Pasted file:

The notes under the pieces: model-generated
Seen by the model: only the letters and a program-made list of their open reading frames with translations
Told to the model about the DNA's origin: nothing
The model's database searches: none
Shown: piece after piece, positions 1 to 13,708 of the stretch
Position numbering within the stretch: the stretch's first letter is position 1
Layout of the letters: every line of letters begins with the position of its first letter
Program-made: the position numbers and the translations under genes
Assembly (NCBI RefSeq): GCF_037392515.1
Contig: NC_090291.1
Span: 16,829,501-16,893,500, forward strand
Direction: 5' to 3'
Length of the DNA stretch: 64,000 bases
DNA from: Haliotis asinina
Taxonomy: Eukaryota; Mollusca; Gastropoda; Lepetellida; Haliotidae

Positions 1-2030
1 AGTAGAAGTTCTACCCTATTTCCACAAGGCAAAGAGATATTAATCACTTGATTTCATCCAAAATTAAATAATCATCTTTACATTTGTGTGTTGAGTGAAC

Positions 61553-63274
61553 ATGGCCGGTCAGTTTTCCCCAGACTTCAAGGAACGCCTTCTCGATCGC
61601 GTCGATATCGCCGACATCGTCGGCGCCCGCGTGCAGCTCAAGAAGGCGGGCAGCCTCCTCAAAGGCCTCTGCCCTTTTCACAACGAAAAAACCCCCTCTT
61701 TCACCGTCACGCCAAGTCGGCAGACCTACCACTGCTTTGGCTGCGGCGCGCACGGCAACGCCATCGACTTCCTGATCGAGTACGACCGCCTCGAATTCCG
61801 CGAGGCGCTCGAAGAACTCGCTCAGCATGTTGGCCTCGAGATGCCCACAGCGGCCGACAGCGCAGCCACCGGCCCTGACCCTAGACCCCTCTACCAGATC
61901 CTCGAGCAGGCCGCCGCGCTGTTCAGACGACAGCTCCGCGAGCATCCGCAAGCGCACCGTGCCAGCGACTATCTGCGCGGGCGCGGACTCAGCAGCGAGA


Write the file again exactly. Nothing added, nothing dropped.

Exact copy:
The notes under the pieces: model-generated
Seen by the model: only the letters and a program-made list of their open reading frames with translations
Told to the model about the DNA's origin: nothing
The model's database searches: none
Shown: piece after piece, positions 1 to 13,708 of the stretch
Position numbering within the stretch: the stretch's first letter is position 1
Layout of the letters: every line of letters begins with the position of its first letter
Program-made: the position numbers and the translations under genes
Assembly (NCBI RefSeq): GCF_037392515.1
Contig: NC_090291.1
Span: 16,829,501-16,893,500, forward strand
Direction: 5' to 3'
Length of the DNA stretch: 64,000 bases
DNA from: Haliotis asinina
Taxonomy: Eukaryota; Mollusca; Gastropoda; Lepetellida; Haliotidae

Positions 1-2030
1 AGTAGAAGTTCTACCCTATTTCCACAAGGCAAAGAGATATTAATCACTTGATTTCATCCAAAATTAAATAATCATCTTTACATTTGTGTGTTGAGTGAAC

Positions 61553-63274
61553 ATGGCCGGTCAGTTTTCCCCAGACTTCAAGGAACGCCTTCTCGATCGC
61601 GTCGATATCGCCGACATCGTCGGCGCCCGCGTGCAGCTCAAGAAGGCGGGCAGCCTCCTCAAAGGCCTCTGCCCTTTTCACAACGAAAAAACCCCCTCTT
61701 TCACCGTCACGCCAAGTCGGCAGACCTACCACTGCTTTGGCTGCGGCGCGCACGGCAACGCCATCGACTTCCTGATCGAGTACGACCGCCTCGAATTCCG
61801 CGAGGCGCTCGAAGAACTCGCTCAGCATGTTGGCCTCGAGATGCCCACAGCGGCCGACAGCGCAGCCACCGGCCCTGACCCTAGACCCCTCTACCAGATC
61901 CTCGAGCAGGCCGCCGCGCTGTTCAGACGACAGCTCCGCGAGCATCCGCAAGCGCACCGTGCCAGCGACTATCTGCGCGGGCGCGGACTCAGCAGCGAGA